If you plan to use food as an art tool (and therefore wasting thefood), like using a potato as a stamp for an arts and crafts activity, consider the child’s background. If the child is from a low-income household where his or her family struggles to find a meal, it may not be sensitive to play with (and wasting the) food. If you’re uncertain, ask the parent or caregiver if it’s okay to play with food.
Lisa Murphy, an early childhood specialist and CEO and Founder of Ooey Gooey, believes that adults should use courtesy and common sense when selecting materials and making choices. She states in her blog: “If you know, and I mean know, that there are families in the program who don’t know where their next meal is coming from, then playing with beans and rice in the sensory tub is not a respectful choice. But knowing is different than assuming. And, if there really are families in this situation I would pose the following challenge: Are we assisting these families in getting the service and assistance they require or is our level of involvement making sure they aren’t “offended” by the contents of our sensory tub?”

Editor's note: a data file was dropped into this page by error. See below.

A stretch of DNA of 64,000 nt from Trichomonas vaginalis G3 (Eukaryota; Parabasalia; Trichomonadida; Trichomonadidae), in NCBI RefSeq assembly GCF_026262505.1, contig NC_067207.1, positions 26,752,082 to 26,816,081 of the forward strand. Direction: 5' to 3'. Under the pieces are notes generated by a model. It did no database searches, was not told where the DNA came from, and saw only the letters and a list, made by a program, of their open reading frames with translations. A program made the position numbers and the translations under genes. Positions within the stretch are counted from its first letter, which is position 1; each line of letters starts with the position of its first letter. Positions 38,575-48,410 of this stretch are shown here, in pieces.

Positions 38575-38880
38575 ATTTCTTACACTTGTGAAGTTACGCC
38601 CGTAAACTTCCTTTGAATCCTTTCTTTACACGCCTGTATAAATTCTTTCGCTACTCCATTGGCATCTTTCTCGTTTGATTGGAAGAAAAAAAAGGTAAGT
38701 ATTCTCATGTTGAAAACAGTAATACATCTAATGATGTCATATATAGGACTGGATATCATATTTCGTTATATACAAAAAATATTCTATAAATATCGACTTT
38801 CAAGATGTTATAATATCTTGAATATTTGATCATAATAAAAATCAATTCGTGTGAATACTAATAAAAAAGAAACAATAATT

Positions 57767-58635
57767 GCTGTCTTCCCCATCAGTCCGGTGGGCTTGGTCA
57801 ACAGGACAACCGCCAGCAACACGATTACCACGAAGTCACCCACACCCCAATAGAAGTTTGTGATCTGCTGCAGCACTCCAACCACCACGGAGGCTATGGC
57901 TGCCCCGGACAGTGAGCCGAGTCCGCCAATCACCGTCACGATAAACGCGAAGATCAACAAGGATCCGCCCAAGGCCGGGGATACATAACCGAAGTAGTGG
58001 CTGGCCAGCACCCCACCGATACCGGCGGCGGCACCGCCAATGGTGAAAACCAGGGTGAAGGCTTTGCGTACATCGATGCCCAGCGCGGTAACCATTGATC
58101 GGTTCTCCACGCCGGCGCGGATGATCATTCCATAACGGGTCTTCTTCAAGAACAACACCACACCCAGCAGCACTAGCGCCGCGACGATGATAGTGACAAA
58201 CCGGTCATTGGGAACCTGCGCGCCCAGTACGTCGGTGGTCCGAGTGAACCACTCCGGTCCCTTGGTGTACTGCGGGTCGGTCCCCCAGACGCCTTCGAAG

3. How will the child’s senses react to playing with food?
Some children crave sensory input and will touch, mouth, rub, squeeze, sniff and bang everything put in their little hands. Other children may cry or tantrum if their hands get dirty, sticky, or wet. These are all things to consider when selecting foods. .How will my child react to the smell of vinegar? What will he do if he tastes a sour lemon? If a child’s sensory system is particularly sensitive, it’s wise to carefully and slowly desensitize their system by gradually introducing different textures. To learn more, check out this helpful post by Therapy Street for Kids
Play Routine: Making Lemonade to Produce the Missing Present Progressive -ing
In my book, My Toddler Talks, I created 25 play routines to help develop toddlers’ language skills. Quoting from my own book: “A play routine is established when participation in a fun activity follows a predictable pattern or sequence.” In the play routine that follows, I use a similar format found in My Toddler Talks. However, there are some key differences. In my book, the play routines are flexible and emphasize following the child’s lead. However, preschoolers (those chronologically or developmentally aged 3 to 5) are capable of following along in adult directed play, so this routine is a tad more structured.
3 to 4 Lemons (cut into wedges)
1 cup of pure sugar cane (an alternative to white sugar)
5 cups of water
A wooden spoon
A spoon or scoop (for the sugar)
Ice Cubes (Optional)
Gloves (optional) but I highly recommend washing hands before handling food J